Another interesting Unit that increases the Rafale’s capability is the Modular Data Processing Unit(MDPU). It performs what is called a ‘Multisensor Data Fusion’. This takes inputs from all the sensors on the aircraft and merges it to provide more accurate information. This also overcomes the range and accuracy limitations of the individual sensors. Hence, the data processing is left to the MDPU(which possesses computing power much greater than most flight computers) and the pilot can make strategic decisions in a shorter response time.
That’s all good, but what’s happening in India?
After describing the various technicalities of the Rafale, we need to see how they affect the Indian military might in the Indian subcontinent. Before the Rafale, the most advanced aircraft with the IAF were the Mirage 2000, Sukhoi Su — 30 MKI and Jaguars. Together they form India’s Air Nuclear Strike Force. But the Jaguars and Mirages are now an ageing fleet. Most MRCA that India possesses are categorised as third and fourth generation aircraft. The HAL developed LCA, Tejas is equipped with the latest technologies but is too small to achieve complete air dominance. On the other hand, China claims it has a fifth generation aircraft, the Chengdu J-20, and Pakistan has a fleet of American F-16s, that, according to sources, would require two Sukhoi Su-30MKI to combat because of the advanced radar and missile technology of F-16s.
With the addition of Rafale, IAF gains major advantages. The 4.5 Generation aircraft, with the latest sensors, weapons and stealth technology will be a major factor to establish air superiority in case of conflicts. It is predicted Pakistan would need to deploy two F-16s to combat a Rafale. In comparison with the Chinese Chengdu J-20, recently the J-20 has been demoted to a fourth generation aircraft, given its canards and lack of supercruise capability. This is proven to some extent when the Indian Sukhoi Su-30MKIs were able to detect the movement of J-20 aircraft over the Tibet region, while on sorties. Meanwhile, the Rafale equipped with the METEOR missile can take out targets beyond visual range. The Indian Rafale will have 13 Indian specific enhancements most notable of which are Helmet mounted sights, cold start from high altitudes like Leh and radar jamming. Also as per the deal, 75% of the aircraft will be combat ready at all times which is a great improvement compared to 55% of the Sukhoi-Su-30MKI.
Big Things come in Small sizes
Now what makes a fighter jet, a “fighter” are the weapons. The Rafale can carry payloads worth 9.5 tonnes, that is almost as much as the empty weight of the aircraft ! (10 tonnes) It comes with a variety of missiles for all possible scenarios, developed by MBDA. First is the METEOR missile, a Beyond Visual Range Air-to-Air Missile (BVRAAM), that has a range of 150Km and a zero escape kill range of 120Km. It is powered by a ram-jet engine which gives it its long range. This will enable the IAF to intercept enemy aircraft even before they cross the border. Then is the MICA missile, another BVRAAM, that can be used in combat, interception and self defence. It is equipped with heat seeking and radar homing features. The air-to-ground missile, SCALP, has an extremely long range of 600Km for deep penetration and area-denial scenarios. This gives an immense capability to destroy hostile launch pads deep in enemy territory. Seeing the tense situations with China, India has ordered the HAMMER air-to-ground precision guided weapon system on an emergency basis. Earlier it was planned to use the Isreali Spice 2000 but since it would require separate integration and testing, the HAMMER was chosen instead, which is pre-configured. Once the BrahMos NG missiles are developed by the Indo-Russian joint venture, they will be integrated to be deployed from the Rafale, making it a force to be reckoned with.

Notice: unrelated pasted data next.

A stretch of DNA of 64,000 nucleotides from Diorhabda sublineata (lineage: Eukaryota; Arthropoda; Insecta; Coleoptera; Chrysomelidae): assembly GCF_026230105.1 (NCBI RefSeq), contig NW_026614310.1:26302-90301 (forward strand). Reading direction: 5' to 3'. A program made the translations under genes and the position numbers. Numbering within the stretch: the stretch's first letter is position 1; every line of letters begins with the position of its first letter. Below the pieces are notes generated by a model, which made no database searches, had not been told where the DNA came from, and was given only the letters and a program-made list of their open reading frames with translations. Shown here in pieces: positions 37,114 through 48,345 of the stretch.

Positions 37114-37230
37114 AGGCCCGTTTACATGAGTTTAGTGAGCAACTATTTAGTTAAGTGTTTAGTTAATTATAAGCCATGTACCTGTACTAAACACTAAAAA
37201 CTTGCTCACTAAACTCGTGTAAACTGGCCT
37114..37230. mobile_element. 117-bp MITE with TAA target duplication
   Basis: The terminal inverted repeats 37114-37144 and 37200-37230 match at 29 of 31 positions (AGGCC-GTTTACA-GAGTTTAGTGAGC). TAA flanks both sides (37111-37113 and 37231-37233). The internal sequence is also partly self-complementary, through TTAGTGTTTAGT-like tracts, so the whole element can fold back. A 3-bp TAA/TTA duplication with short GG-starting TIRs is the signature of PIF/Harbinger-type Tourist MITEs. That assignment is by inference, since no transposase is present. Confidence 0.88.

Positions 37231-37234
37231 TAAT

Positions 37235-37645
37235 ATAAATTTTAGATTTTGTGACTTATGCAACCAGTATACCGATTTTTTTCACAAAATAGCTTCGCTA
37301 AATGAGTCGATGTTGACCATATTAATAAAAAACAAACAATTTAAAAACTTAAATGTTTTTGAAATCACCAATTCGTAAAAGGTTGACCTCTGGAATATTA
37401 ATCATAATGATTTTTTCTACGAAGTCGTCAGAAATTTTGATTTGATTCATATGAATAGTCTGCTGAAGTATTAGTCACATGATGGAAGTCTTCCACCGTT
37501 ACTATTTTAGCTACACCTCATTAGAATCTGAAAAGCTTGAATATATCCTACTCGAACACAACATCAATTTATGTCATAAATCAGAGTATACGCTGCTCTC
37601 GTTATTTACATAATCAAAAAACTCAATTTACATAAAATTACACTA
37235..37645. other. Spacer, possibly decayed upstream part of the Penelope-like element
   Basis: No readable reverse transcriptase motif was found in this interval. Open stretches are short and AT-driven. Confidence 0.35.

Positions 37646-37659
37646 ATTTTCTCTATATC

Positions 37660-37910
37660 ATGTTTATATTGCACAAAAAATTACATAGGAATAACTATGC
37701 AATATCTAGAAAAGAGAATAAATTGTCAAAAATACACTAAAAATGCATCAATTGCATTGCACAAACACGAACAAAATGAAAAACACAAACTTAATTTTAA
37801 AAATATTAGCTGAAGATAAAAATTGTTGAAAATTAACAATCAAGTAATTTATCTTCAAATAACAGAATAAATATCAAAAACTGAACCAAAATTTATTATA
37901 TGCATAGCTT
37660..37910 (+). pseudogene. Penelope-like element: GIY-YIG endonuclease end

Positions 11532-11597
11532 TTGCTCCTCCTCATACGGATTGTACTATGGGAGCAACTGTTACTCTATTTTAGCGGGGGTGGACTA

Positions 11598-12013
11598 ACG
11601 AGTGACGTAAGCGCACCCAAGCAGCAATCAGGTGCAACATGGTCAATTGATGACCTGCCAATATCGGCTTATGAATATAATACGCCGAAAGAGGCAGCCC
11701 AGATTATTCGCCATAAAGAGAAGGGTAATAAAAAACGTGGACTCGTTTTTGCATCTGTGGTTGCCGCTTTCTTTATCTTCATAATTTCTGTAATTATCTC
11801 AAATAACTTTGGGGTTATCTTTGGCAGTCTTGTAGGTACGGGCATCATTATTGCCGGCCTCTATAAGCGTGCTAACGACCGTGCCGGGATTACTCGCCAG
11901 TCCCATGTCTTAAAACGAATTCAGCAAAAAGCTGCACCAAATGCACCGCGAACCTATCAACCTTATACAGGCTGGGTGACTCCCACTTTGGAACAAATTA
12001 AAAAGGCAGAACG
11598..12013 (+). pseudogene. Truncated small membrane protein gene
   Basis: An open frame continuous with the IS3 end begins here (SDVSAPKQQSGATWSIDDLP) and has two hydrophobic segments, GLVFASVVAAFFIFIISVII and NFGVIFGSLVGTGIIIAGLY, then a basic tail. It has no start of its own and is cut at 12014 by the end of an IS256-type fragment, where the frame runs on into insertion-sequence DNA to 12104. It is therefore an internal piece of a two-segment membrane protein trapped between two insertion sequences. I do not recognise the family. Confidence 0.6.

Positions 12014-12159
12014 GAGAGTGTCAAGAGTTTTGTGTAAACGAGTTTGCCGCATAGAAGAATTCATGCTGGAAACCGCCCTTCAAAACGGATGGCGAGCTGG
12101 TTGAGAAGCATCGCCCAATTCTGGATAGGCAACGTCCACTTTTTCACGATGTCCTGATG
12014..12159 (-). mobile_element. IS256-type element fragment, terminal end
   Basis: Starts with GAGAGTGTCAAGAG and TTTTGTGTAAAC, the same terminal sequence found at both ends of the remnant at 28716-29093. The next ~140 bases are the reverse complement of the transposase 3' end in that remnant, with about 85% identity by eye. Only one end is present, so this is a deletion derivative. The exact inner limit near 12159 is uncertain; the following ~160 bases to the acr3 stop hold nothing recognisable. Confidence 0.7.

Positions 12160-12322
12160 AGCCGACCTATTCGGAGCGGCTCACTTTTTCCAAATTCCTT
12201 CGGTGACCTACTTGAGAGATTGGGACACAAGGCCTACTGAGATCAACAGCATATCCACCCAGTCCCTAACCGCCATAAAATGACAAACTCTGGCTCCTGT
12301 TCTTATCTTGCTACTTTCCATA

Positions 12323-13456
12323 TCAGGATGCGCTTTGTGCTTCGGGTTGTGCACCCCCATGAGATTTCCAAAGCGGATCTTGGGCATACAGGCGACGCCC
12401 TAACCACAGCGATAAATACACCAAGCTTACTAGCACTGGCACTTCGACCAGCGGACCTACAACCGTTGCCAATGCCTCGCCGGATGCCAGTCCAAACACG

After 23 years, New Wheels of the IAF land
On 29th July, 5 Rafale jets were delivered to India where they were officially inducted into Squadron №17 “Golden Arrows”. The rising tensions between India and China have caused speculations of the Rafales’ first mission in the Ladakh region. If it so happens, then it will become a platform to display the new might India has acquired and hopefully put any questions about the Rafale at rest.
Author: Rachit Gupta
Poster Credits — Ratnam Patel
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- India Receives First of 36 Dassault Rafale Fighter Jets, The Defense post, Oct 8, 2019(Image 2)